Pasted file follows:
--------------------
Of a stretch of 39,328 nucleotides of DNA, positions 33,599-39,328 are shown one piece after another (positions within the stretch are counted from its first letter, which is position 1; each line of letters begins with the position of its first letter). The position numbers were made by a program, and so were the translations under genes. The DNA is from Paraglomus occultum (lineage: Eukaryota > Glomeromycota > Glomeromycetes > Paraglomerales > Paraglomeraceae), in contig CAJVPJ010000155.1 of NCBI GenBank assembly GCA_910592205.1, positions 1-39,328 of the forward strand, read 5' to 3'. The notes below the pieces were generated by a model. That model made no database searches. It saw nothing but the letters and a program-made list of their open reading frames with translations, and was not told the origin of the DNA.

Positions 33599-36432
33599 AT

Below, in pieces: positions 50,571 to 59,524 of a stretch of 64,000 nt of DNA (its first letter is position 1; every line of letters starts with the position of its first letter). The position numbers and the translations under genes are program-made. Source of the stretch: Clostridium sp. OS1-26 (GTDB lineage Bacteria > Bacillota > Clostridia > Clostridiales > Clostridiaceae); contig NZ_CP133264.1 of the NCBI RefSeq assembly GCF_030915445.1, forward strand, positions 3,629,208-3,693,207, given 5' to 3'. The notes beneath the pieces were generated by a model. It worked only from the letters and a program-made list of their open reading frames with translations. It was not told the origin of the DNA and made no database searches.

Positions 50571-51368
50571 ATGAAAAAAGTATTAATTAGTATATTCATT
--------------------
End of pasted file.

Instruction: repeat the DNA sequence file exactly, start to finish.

Of a stretch of 39,328 nucleotides of DNA, positions 33,599-39,328 are shown one piece after another (positions within the stretch are counted from its first letter, which is position 1; each line of letters begins with the position of its first letter). The position numbers were made by a program, and so were the translations under genes. The DNA is from Paraglomus occultum (lineage: Eukaryota > Glomeromycota > Glomeromycetes > Paraglomerales > Paraglomeraceae), in contig CAJVPJ010000155.1 of NCBI GenBank assembly GCA_910592205.1, positions 1-39,328 of the forward strand, read 5' to 3'. The notes below the pieces were generated by a model. That model made no database searches. It saw nothing but the letters and a program-made list of their open reading frames with translations, and was not told the origin of the DNA.

Positions 33599-36432
33599 AT

Below, in pieces: positions 50,571 to 59,524 of a stretch of 64,000 nt of DNA (its first letter is position 1; every line of letters starts with the position of its first letter). The position numbers and the translations under genes are program-made. Source of the stretch: Clostridium sp. OS1-26 (GTDB lineage Bacteria > Bacillota > Clostridia > Clostridiales > Clostridiaceae); contig NZ_CP133264.1 of the NCBI RefSeq assembly GCF_030915445.1, forward strand, positions 3,629,208-3,693,207, given 5' to 3'. The notes beneath the pieces were generated by a model. It worked only from the letters and a program-made list of their open reading frames with translations. It was not told the origin of the DNA and made no database searches.

Positions 50571-51368
50571 ATGAAAAAAGTATTAATTAGTATATTCATT